Physical therapy (PT) students who have been there, will tell you that one of the most important ways to stay on track, as you begin PT school, is to get, and stay, organized.
This means organizing all of the resources and information for your courses, including:
- Class lecture notes (PowerPoint slides and your handwritten/typed notes)
- Lab activity materials
- Textbooks and lab manuals
- Handouts from your professors
- Articles and research
- Charts, pictures and graphs
In addition, PT students need to keep track of:
- Health forms, which you’ll need for the beginning of school, and then about two years later for your internships
- Student loan documents
- Transcripts and other academic records
- Continuing education certificates
- American Physical Therapy Association documents and information
On top of that, there are the other kinds of documents and papers that all of us need to keep track of:
- Bills (utility, car, cell phone, etc.)
- Insurance papers (car, health, renters, etc.)
- Lease/mortgage documents
You may already have a system for your bills and other papers; if so, great! You may just need to expand it to include all of your physical therapy school stuff.
In case you need some ideas, here are a few.
Set up your study area
First, make sure you have a dedicated area to keep all of these materials. A quiet area set aside for your stuff, and your studying, will be the foundation for success.
Make sure that area has a desk, and if possible, a file drawer or small file cabinet. You can also use a file box, which has the added benefit of being more portable than a file cabinet. Most of the papers you accumulate can be scanned and stored electronically, but there are originals that you’ll need to keep, like official transcripts. So, having a single file area is important.
Also, get a bookshelf. You will accumulate a ton of books in PT school, and unlike your previous undergraduate experience, you will hang on to those books. You’ll need them to study for the licensure exam, and as a reference when you start to practice.
Scan, copy, rinse, repeat
Next, get a scanner if you don’t already have access to one. I recommend an all-in-one scanner/printer/copier, which you can pick up for under $100.
You’ll need the ability to print things that have to be brought to class, like lab activities and lecture slides. Set yourself up to skip the fight over the school printer five minutes before class starts.
You’ll also appreciate having the ability to make copies in the comfort of your own home. It will allow you to practice multiple times when you make copies of, say, a femur that you are going to draw all of the origins and insertions on. (Learn more about these bone drawings here.)
If you have the ability to scan papers, it will significantly reduce clutter and help keep you from giving up on your organization half way through the semester. Scan handwritten lecture notes, drawings, diagrams and anything else from class. If you are a visual learner, you will accumulate things like hand-drawn pictures of the brachial plexus, sections of the brain, bone markings, and more. Scanning them ensures that they won’t get lost or destroyed. Plus, most scanners have the ability to produce color images, so anything you do in color will be preserved.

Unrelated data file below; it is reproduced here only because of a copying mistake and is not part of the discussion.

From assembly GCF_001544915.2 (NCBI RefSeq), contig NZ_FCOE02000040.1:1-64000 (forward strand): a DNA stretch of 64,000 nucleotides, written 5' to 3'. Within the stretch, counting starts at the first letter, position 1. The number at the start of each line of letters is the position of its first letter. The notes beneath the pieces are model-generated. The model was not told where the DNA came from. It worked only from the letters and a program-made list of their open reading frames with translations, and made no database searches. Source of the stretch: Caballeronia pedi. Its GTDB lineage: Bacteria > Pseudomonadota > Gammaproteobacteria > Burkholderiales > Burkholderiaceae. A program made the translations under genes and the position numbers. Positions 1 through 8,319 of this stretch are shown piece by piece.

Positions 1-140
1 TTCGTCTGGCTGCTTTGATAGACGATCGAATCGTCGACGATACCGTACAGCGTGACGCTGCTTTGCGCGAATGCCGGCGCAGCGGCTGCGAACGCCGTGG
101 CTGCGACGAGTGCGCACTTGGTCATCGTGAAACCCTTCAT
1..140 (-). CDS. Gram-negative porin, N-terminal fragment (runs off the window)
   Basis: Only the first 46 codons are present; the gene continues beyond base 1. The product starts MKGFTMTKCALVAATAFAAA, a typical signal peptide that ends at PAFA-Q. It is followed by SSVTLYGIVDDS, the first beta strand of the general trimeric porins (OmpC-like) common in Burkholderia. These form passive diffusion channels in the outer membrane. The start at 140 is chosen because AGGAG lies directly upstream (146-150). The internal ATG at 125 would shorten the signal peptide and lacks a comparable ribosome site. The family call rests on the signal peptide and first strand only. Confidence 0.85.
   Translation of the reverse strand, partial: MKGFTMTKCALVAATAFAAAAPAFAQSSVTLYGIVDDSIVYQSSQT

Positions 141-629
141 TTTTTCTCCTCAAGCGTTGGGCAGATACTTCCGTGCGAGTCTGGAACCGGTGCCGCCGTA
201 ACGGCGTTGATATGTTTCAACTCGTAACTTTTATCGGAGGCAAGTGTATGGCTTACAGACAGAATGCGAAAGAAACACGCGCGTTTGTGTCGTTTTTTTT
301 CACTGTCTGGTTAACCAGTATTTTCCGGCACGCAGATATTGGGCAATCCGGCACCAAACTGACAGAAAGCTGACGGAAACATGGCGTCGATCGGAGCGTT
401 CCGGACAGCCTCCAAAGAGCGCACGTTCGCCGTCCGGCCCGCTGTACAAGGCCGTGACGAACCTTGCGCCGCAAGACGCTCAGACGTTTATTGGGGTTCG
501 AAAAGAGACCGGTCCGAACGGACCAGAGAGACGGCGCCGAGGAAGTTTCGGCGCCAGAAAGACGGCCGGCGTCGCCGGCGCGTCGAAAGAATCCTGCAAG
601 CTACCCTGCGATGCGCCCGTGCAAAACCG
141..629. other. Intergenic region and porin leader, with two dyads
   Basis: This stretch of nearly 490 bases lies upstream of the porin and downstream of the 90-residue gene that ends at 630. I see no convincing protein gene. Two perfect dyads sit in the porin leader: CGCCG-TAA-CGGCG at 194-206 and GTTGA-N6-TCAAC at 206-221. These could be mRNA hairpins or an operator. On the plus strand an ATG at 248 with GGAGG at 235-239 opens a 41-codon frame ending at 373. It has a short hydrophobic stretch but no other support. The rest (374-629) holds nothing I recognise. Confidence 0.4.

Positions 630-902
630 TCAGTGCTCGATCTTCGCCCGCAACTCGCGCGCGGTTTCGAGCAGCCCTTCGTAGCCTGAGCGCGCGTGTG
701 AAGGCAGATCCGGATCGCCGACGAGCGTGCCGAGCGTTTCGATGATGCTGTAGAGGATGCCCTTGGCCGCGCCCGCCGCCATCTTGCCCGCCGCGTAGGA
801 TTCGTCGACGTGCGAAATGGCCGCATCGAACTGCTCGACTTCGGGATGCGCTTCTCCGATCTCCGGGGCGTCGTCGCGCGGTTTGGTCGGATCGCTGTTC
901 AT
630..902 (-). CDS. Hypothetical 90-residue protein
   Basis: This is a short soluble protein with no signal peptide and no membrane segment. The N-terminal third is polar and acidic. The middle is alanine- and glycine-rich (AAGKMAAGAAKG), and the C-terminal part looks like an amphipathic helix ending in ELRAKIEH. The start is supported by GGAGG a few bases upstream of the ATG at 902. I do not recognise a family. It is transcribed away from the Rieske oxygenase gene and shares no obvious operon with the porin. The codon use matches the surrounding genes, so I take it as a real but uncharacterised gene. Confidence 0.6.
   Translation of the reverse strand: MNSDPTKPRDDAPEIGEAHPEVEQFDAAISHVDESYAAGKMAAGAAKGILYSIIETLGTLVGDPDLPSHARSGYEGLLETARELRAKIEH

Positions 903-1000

Once you scan those documents, you need a place to put them. I highly recommend some type of cloud storage account, like Dropbox or Google Drive, for all of the things you scan.
Life in the clouds
A cloud storage account will stay intact even if your computer crashes. Imagine that you have saved all of your PT school charts, graphs and notes to your computer’s hard drive. Then, one day, your laptop gets stolen, or the machine just crashes. You would have no way of getting that information back. Save it all to the cloud, and all you have to do is sign in to your account and there it is. Forever.
Also, having your stuff in the cloud means you can access it from virtually anywhere and from any device. You can download a Dropbox or Google Drive app to your tablet or phone. This will give you the ability to do things like access clinical information during internships, and have everything organized when you go to study for your licensure exam.
Make a folder in your cloud storage for each course, and put everything in there. I would even keep the syllabus, and scan all of your quizzes and exams if your faculty let you keep them.
Bind it up
In addition to the online folder, it is helpful to have one three-ring binder for every course. Be sure to label the spine of the binder so you can find it easily on your bookshelf. In the binder should be everything you need for the course – the syllabus, lecture notes, lab materials, study materials and handouts.
I am amazed at how many times I went back and referenced my binders, especially in my first year of practice.
Plan it out
The last piece to organize is your schedule. As soon as you can find out the schedule of classes, build a comprehensive schedule around it. Start with at least one to two hours per day of study time that you schedule like an appointment to yourself. Include everything you can on this schedule – workouts, grocery shopping, even laundry and cleaning.
When you get your syllabus, you can further refine it. You’ll see where midterms fall during the semester, and maybe buy some extra groceries the week before so you can minimize your load when you need to study the most.
It really is true that people don’t often plan to fail, but they do fail to plan. Without a plan, things in PT school can very quickly get out of control. But, if you plan ahead, organize and stick to your schedule, you’ll perform better and with much less stress.